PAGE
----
By Stacia Friedman
Cats grind their teeth for many reasons. “It often occurs when a cat is in pain due to an underlying medical issue,” says Dr. Alexander M. Reiter, head of dentistry and oral surgery at University of Pennsylvania School of Veterinary Medicine.
Pet parents may notice cat teeth grinding as chattering or clicking sounds, or see their cat working his lower jaw from side to side.
Learn the causes of cat teeth grinding, treatment options and lifestyle changes you can make to keep your cat in optimum health.
Causes of Cat Teeth Grinding
Diseases of the oral cavity are often to blame when cats grind their teeth. Dr. Reiter says that the primary causes of feline tooth grinding include: tooth resorption (or disintegration), inflammatory gum disease, ulcers, cancer and abnormal alignment of the teeth.
“If your cat makes a chattering sound with its lower jaw, the problem could be feline tooth resorption, which causes severe pain,” says Dr. Reiter. “The bony substance of your cat’s teeth is called dentin. When tooth resorption occurs the dentin of one or more teeth erodes, eventually leading to breakage and possibly the loss of the entire tooth, including the root.” The cause of tooth resorption is not known and it affects almost 75 percent of cats over five years of age.
Besides tooth grinding, another sign of tooth resorption is loss of appetite. “Owners are usually the first to notice changes in their cat’s eating behavior. Your cat may be hungry and walk toward the bowl, but the food falls out of its mouth because it is in pain,” says Dr. Reiter. “Another sign of oral pain is drooling.”
When the lining (mucosa) of your cat’s mouth is inflamed by ulcers, swollen gums (gingivitis) or other inflammatory disease, the pain may lead to grinding of teeth.
Additionally, tooth alignment may be a cause of teeth grinding in cats. “Abnormal tooth alignment, also known as malocclusion, creates friction or grinding between the upper and lower teeth, especially in Persian cats,” says Dr. Reiter. “They are bred to have short faces which leads to teeth that out of alignment. The problem also occurs in some Siamese cats. Their long pointy faces may lead to upper canine teeth that point forward too much. We see this in young Siamese cats between five and eight months.”
“In other cats, we sometimes see fangs that appear longer than normal, also known as extrusion,” says Dr. Reiter, “As a result, the cat’s mouth has difficulty closing and this may cause grinding.”
Health problems outside the oral cavity can also lead to teeth grinding in cats. Abdominal diseases like pancreatitis, inflammatory bowel disease, cancer, and gastrointestinal ulcers can make cats essentially “grit their teeth” to get through the pain. Brain and behavioral disorders are other possible causes of feline teeth grinding.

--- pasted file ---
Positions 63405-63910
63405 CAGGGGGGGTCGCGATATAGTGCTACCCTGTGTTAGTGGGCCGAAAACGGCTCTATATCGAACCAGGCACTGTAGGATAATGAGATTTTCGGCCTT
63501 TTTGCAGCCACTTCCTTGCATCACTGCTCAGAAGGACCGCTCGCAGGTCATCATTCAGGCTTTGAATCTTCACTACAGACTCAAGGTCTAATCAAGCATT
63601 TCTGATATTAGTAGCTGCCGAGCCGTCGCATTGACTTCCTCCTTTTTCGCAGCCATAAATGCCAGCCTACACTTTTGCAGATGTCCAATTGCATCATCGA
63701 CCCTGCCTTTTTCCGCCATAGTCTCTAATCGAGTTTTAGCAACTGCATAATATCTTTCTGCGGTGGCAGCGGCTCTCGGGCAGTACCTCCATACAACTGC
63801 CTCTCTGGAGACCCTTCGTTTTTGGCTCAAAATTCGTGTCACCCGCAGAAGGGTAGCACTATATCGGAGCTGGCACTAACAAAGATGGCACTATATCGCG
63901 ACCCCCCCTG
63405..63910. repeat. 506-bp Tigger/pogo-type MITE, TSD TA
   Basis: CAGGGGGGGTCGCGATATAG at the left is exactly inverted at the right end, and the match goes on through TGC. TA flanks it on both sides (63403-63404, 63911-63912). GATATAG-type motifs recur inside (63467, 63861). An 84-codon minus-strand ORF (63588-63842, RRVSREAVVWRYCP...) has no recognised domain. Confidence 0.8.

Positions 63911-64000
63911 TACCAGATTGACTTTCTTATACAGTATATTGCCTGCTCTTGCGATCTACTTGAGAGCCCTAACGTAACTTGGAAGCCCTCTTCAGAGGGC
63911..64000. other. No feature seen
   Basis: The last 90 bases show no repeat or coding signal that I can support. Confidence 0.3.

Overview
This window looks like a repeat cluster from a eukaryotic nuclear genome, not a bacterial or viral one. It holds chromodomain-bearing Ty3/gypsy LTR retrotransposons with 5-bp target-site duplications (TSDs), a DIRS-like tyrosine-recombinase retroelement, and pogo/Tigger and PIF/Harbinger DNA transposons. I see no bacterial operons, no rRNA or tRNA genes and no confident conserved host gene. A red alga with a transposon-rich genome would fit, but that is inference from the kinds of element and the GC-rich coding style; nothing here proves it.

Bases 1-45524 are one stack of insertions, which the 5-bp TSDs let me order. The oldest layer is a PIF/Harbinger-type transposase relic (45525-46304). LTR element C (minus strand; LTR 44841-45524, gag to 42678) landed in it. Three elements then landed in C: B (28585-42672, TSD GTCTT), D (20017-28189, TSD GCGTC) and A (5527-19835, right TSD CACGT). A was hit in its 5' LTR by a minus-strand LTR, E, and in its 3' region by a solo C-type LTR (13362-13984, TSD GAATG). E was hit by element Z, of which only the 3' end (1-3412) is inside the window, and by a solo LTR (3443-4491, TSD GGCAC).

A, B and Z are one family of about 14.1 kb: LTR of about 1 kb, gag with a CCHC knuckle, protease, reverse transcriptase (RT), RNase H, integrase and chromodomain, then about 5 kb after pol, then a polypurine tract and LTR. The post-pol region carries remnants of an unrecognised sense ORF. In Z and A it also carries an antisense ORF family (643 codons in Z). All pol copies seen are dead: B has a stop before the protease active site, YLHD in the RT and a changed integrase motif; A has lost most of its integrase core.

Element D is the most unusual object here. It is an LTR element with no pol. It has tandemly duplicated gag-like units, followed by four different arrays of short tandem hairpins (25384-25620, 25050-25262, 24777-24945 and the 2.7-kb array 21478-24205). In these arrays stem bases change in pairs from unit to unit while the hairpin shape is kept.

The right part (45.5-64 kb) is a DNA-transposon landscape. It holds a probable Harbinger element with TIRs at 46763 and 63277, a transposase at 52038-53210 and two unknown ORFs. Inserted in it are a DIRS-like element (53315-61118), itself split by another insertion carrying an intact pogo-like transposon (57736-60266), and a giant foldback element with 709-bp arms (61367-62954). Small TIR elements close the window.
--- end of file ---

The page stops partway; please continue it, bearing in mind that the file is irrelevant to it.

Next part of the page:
Identifying Causes of Teeth Grinding in Cats
According to Dr. Reiter, 85 percent of oral diseases that cause grinding, including tumors, inflammation, ulcers and loose or broken teeth can be observed during a regular examination. “An X-ray or CT Scan may be needed to determine the cause, such as TMJ,” he says. TMJ is the name given to the joint where the lower jaw hinges to the skull. When this joint isn’t working properly, it can make a clicking or popping sound. Lab work, imaging (e.g., x-rays, ultrasound, MRIs), and tissue biopsies may be necessary to diagnose other causes of teeth grinding in cats.
Treatment for Cat Teeth Grinding
Because tooth grinding is often associated with pain, your veterinarian will need to create a treatment program that both relieves the pain and addresses the underlying medical issues.
“Cats have inflamed gums or gingivitis more than people,” says veterinarian Dr. Pamela Meuller of World of Animals in Philadelphia. “If left untreated, gum disease can lead to tooth loss.” Mueller says that the first step is a professional cleaning. When necessary, a problematic tooth may be extracted. “In some cases, a tooth may be saved by a restorative crown,” says Mueller.
Lifestyle Changes to Help Prevent Teeth Grinding in Cats
Dr. Mueller recommends brushing your cat’s teeth daily. Many cats also need an annual dental exam with a formal cleaning starting at the age of two. During the exam, your veterinarian will also be checking for tumors of the head, neck and mouth. Other lifestyle changes include speaking to your vet regarding a feline diet that promotes healthy teeth and gums.
Remember, if your cat grinds its teeth, he is likely experiencing pain and requires veterinary care.
Image: Henk Vrieselaar via Shutterstock
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